from Wiktionary, Creative Commons Attribution/Share-Alike License
- n. an act or incidence of defecting
from the GNU version of the Collaborative International Dictionary of English
- n. Act of abandoning a person or cause to which one is bound by allegiance or duty, or to which one has attached himself; desertion; failure in duty; a falling away; apostasy; backsliding.
from The Century Dictionary and Cyclopedia
- n. A lack: a failure; especially, failure in the performance of duty or obligation.
- n. The act of abandoning a person or a cause to which one is bound by allegiance or duty, or to which one has attached himself; a falling away; apostasy; backsliding.
from WordNet 3.0 Copyright 2006 by Princeton University. All rights reserved.
- n. the state of having rejected your religious beliefs or your political party or a cause (often in favor of opposing beliefs or causes)
- n. withdrawing support or help despite allegiance or responsibility
Sorry, no etymologies found.
Her mentor handles what he calls her defection very poorly and they have not spoken to one another in six months.
Their defection from the progressive coalition over the past two years is the main reason Democrats are facing a beat-down tomorrow.
Beverly Si lls, for instance, made the cover of Time in 1971, and Mikhail Baryshnikov was a full-fledged media idol within a few months of his 1974 defection from the Soviet Union.
America saw a hint of this recently with Senator Liberman's defection from the Democratic party.
The process of defection from the Tindouf camps and rallying to Morocco started in practical terms at the end of the fighting, hundreds of sahraoui refugees have decided to leave Tindouf and to return to Morocco, among them political and military leaders, head of tribes, and hundreds of Polisario army officers of all levels.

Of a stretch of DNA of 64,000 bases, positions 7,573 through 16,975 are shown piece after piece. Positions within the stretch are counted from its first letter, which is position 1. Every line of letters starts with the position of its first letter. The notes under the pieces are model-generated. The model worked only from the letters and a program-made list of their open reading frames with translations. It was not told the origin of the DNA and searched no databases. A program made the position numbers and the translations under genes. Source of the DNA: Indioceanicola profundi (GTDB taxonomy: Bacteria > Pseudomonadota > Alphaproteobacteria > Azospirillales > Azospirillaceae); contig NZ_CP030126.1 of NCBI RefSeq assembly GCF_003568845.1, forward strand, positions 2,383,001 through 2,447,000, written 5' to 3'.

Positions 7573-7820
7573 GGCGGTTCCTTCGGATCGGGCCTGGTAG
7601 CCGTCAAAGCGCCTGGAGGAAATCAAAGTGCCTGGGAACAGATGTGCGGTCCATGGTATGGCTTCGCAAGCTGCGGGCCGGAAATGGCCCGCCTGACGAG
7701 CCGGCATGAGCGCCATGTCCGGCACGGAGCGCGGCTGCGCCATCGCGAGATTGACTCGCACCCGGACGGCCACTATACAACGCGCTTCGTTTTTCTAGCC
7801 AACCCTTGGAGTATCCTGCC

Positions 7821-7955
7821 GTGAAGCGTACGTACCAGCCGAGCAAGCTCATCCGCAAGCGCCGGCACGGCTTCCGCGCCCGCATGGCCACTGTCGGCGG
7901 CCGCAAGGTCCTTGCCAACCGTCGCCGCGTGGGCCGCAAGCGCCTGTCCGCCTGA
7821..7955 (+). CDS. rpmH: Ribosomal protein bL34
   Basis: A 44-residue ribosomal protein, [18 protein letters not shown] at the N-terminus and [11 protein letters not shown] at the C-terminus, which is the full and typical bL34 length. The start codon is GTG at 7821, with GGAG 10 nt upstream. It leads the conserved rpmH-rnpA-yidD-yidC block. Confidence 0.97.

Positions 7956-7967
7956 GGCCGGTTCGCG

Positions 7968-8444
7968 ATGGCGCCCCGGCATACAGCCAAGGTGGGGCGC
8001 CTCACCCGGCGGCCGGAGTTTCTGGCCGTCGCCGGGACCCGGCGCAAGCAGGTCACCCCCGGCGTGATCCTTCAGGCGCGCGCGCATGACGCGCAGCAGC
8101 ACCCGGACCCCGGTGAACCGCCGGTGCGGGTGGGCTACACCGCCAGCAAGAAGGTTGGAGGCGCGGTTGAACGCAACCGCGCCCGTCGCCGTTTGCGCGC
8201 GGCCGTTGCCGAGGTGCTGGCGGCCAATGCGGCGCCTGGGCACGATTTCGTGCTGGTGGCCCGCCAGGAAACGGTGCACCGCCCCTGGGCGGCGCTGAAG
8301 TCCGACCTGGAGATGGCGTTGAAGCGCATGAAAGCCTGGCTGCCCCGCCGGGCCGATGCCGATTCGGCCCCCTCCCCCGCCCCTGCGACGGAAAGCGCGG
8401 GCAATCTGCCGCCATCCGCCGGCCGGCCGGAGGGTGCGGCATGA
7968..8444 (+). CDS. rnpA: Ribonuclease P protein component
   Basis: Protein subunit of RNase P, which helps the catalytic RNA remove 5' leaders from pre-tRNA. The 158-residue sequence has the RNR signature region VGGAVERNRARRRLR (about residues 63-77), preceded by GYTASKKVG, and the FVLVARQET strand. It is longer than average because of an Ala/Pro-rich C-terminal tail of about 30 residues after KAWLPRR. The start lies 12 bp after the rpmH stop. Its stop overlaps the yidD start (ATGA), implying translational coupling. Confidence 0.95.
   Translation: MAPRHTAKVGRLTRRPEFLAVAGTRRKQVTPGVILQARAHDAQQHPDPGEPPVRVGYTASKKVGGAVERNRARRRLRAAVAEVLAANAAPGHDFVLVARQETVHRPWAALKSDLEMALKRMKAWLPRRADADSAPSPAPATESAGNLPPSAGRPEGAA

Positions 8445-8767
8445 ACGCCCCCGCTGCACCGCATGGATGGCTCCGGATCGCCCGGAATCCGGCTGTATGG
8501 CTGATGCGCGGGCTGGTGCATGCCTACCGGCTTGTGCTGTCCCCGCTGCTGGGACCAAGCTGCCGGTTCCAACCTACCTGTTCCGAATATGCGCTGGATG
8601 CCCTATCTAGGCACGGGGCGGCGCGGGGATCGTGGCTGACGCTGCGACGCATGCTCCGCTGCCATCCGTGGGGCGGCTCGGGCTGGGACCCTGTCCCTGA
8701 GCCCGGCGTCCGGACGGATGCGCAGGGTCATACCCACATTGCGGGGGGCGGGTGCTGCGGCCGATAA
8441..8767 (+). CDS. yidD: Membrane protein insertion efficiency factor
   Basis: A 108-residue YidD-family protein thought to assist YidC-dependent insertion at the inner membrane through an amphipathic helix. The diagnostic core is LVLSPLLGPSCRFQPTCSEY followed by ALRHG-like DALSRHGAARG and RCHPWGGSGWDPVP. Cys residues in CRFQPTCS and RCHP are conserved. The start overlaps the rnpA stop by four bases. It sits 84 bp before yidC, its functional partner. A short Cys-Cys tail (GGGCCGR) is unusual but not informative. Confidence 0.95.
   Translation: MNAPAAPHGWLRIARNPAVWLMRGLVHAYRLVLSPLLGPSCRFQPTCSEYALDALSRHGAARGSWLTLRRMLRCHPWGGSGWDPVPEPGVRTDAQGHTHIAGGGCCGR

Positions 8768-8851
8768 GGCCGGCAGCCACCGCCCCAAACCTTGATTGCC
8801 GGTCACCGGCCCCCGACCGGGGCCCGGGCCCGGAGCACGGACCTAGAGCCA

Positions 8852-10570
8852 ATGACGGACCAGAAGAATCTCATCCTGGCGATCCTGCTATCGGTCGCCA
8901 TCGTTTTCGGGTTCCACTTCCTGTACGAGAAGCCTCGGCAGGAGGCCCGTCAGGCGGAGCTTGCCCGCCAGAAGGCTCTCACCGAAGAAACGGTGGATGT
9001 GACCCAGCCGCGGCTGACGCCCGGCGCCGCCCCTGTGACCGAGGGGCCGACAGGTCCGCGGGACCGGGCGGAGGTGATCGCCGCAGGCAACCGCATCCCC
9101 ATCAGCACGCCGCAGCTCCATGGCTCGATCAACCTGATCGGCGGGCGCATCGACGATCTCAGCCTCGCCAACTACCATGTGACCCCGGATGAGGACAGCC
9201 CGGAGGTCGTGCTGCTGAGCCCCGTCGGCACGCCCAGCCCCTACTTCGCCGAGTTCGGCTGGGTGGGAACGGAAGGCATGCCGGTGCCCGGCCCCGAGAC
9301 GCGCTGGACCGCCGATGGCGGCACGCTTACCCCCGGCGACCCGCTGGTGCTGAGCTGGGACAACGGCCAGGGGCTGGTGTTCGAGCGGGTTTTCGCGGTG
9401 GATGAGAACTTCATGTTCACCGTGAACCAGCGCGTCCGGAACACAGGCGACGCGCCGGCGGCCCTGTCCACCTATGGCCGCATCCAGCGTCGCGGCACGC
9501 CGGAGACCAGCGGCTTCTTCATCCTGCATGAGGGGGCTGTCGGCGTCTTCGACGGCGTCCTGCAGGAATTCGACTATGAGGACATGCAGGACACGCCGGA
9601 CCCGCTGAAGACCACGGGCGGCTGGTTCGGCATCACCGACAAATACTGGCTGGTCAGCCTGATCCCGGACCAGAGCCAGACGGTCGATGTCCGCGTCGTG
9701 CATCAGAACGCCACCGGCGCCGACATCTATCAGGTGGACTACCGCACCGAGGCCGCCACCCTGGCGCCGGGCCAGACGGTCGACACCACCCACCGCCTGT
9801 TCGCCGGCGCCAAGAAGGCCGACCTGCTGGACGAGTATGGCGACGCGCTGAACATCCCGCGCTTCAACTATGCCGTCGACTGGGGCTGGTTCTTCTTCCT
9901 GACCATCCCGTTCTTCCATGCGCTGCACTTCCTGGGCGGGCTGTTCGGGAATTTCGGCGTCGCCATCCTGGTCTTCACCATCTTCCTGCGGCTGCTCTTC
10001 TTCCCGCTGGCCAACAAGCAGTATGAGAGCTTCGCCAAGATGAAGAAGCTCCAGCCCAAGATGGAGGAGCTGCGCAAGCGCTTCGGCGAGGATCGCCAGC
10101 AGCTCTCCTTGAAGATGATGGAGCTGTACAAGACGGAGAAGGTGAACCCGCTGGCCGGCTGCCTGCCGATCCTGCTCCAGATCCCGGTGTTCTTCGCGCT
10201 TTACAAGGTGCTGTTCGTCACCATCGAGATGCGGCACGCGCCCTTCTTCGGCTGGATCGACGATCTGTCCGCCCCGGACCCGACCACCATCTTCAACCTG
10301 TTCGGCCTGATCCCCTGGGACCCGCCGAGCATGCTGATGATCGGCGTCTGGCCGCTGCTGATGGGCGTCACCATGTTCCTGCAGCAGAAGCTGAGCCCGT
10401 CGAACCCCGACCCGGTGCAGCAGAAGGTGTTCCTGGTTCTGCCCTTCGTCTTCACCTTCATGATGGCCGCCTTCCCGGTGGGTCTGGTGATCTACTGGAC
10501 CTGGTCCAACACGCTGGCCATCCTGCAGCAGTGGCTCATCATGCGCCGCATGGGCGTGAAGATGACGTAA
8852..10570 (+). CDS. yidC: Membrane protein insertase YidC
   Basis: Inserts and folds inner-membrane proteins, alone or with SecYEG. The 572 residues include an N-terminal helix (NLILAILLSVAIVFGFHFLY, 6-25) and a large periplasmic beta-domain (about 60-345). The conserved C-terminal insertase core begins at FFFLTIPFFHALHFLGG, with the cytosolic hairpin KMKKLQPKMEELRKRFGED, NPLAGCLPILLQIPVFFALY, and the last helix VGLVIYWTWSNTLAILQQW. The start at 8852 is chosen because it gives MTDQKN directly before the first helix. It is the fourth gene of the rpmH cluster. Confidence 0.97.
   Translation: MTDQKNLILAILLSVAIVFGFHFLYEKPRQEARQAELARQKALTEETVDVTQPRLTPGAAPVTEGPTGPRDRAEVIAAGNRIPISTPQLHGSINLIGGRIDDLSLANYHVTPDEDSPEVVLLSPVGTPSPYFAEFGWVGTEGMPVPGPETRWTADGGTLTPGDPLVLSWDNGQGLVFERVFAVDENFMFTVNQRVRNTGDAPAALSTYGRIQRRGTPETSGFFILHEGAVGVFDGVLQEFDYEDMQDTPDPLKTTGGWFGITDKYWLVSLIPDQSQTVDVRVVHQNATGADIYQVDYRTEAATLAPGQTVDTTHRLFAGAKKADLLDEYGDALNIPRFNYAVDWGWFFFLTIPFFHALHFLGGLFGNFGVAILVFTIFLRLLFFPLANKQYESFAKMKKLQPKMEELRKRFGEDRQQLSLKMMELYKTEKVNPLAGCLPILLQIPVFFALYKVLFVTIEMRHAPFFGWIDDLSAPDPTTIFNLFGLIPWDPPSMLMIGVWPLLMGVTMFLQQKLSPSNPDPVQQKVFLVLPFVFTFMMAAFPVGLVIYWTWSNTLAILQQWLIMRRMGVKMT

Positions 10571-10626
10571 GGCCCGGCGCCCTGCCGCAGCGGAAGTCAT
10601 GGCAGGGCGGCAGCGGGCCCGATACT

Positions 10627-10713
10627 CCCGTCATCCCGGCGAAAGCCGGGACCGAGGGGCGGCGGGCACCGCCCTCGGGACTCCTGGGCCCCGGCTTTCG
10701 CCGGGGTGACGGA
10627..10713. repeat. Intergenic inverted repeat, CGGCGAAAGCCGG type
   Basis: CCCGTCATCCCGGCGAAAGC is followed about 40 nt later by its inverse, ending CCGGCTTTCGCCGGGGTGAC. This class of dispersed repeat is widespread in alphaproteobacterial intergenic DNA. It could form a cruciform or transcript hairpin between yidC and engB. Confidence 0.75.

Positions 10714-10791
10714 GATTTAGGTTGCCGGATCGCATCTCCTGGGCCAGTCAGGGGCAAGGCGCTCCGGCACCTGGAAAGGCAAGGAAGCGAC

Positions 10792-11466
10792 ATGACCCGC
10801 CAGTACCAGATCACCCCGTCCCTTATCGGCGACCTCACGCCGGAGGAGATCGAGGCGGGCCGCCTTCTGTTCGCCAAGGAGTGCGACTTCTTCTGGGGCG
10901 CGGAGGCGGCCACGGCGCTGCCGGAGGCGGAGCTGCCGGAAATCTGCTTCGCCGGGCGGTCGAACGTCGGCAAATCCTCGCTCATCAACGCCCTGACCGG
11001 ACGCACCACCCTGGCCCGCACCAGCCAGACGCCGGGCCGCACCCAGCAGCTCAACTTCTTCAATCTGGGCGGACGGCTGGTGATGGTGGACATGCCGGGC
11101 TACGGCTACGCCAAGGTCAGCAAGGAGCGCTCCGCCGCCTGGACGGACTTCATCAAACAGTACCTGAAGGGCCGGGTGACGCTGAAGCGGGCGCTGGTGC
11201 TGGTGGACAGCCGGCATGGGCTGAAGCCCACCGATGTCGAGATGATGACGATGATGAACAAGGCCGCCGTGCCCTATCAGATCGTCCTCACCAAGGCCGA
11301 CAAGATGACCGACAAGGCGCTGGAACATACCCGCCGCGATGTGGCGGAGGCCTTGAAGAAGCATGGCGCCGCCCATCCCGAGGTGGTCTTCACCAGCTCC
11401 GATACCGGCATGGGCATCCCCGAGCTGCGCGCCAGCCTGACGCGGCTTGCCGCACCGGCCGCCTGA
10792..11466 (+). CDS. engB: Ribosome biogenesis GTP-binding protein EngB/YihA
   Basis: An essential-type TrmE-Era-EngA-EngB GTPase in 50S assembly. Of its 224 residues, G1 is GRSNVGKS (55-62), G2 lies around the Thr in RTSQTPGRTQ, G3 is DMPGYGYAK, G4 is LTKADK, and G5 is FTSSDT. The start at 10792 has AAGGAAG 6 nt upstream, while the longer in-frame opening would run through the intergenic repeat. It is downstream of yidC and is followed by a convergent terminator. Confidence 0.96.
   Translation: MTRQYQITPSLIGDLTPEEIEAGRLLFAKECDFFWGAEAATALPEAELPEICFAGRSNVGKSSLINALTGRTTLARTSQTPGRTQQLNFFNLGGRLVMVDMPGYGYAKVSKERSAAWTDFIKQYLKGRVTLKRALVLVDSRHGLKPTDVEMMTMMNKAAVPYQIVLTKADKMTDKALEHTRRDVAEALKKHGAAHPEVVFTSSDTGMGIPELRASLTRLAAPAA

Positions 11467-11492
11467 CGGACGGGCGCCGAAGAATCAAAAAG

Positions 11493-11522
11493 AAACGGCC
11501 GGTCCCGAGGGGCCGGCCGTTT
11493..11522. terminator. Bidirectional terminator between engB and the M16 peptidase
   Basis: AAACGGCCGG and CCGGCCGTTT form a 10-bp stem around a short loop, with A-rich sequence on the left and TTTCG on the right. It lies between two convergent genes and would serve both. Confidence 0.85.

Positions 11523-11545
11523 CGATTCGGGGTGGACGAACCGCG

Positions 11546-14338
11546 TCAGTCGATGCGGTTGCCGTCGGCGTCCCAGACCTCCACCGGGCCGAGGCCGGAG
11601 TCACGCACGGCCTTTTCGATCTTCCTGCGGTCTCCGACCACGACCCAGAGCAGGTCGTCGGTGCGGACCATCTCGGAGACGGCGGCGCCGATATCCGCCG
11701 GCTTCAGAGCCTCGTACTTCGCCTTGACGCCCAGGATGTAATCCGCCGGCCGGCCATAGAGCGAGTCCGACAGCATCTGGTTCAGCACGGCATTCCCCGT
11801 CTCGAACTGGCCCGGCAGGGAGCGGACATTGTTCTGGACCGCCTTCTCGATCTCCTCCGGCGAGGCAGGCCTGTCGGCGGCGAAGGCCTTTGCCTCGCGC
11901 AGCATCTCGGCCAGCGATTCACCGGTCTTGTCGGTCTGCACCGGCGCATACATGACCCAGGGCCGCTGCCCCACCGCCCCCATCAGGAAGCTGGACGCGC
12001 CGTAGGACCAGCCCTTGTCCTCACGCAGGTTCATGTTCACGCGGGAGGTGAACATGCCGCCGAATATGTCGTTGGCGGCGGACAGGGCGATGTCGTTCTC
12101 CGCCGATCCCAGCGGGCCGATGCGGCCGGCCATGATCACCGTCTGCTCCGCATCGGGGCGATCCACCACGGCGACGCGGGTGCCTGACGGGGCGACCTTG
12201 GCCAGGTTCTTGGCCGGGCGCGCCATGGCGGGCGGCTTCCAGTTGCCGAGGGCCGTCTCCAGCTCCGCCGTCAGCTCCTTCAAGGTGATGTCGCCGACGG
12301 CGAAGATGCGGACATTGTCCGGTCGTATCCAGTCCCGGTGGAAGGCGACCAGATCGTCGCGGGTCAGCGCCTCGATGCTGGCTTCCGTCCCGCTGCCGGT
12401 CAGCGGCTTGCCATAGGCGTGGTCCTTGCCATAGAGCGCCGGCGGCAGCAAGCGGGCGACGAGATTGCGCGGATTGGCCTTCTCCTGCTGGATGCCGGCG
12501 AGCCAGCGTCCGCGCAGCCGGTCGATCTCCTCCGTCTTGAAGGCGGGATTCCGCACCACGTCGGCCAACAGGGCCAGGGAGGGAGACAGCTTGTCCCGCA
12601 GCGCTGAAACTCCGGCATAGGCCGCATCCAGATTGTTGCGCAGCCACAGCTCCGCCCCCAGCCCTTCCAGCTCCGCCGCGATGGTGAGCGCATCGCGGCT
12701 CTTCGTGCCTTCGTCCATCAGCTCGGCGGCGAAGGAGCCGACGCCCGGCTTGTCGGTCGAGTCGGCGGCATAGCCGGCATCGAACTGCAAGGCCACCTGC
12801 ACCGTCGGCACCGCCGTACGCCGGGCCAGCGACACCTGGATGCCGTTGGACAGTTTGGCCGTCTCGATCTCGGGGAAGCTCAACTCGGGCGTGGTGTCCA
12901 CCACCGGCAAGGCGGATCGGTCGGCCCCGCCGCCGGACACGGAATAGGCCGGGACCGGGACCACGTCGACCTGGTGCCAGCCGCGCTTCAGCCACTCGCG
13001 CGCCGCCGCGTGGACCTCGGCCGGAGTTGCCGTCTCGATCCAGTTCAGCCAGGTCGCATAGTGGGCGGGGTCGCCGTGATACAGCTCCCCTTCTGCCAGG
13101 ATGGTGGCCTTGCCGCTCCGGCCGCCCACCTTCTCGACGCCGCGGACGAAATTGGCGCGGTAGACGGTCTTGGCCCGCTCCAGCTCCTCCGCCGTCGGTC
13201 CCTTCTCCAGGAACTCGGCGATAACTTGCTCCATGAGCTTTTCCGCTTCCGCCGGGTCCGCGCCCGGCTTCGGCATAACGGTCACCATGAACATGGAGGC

And a Quinnipiac poll released late last month indicated that Specter, who's received the public backing of President Obama and party leaders since his defection from the Republican Party this spring, still holds a greater than 2-to-1 advantage over Sestak, with a 55 percent to 23 percent advantage in a hypothetical Democratic primary matchup.
A Quinnipiac poll late last month indicated that Specter, who's received the public backing of President Obama and party leaders since his defection from the Republican Party this spring, had a 55 percent to 23 percent advantage in a hypothetical Democratic primary matchup – though his 20-point edge over prospective GOP challenger Pat Toomey had vanished.
On the Hill Democratic senators voted to allow Senator Joseph I. Lieberman to keep his chairmanship of the Senate Homeland Security Committee despite his public defection from the party and outspoken support for Republican presidential candidate John McCain.
Oh, another defection from the carnival Hillary camp .... can you spell incompetent. mrsingh
Burke's defection from the Whig campaign has generally been seen as apostasy, but O'Brien argues that Burke was consistent because of his Catholicism (or at least his Catholic sympathies).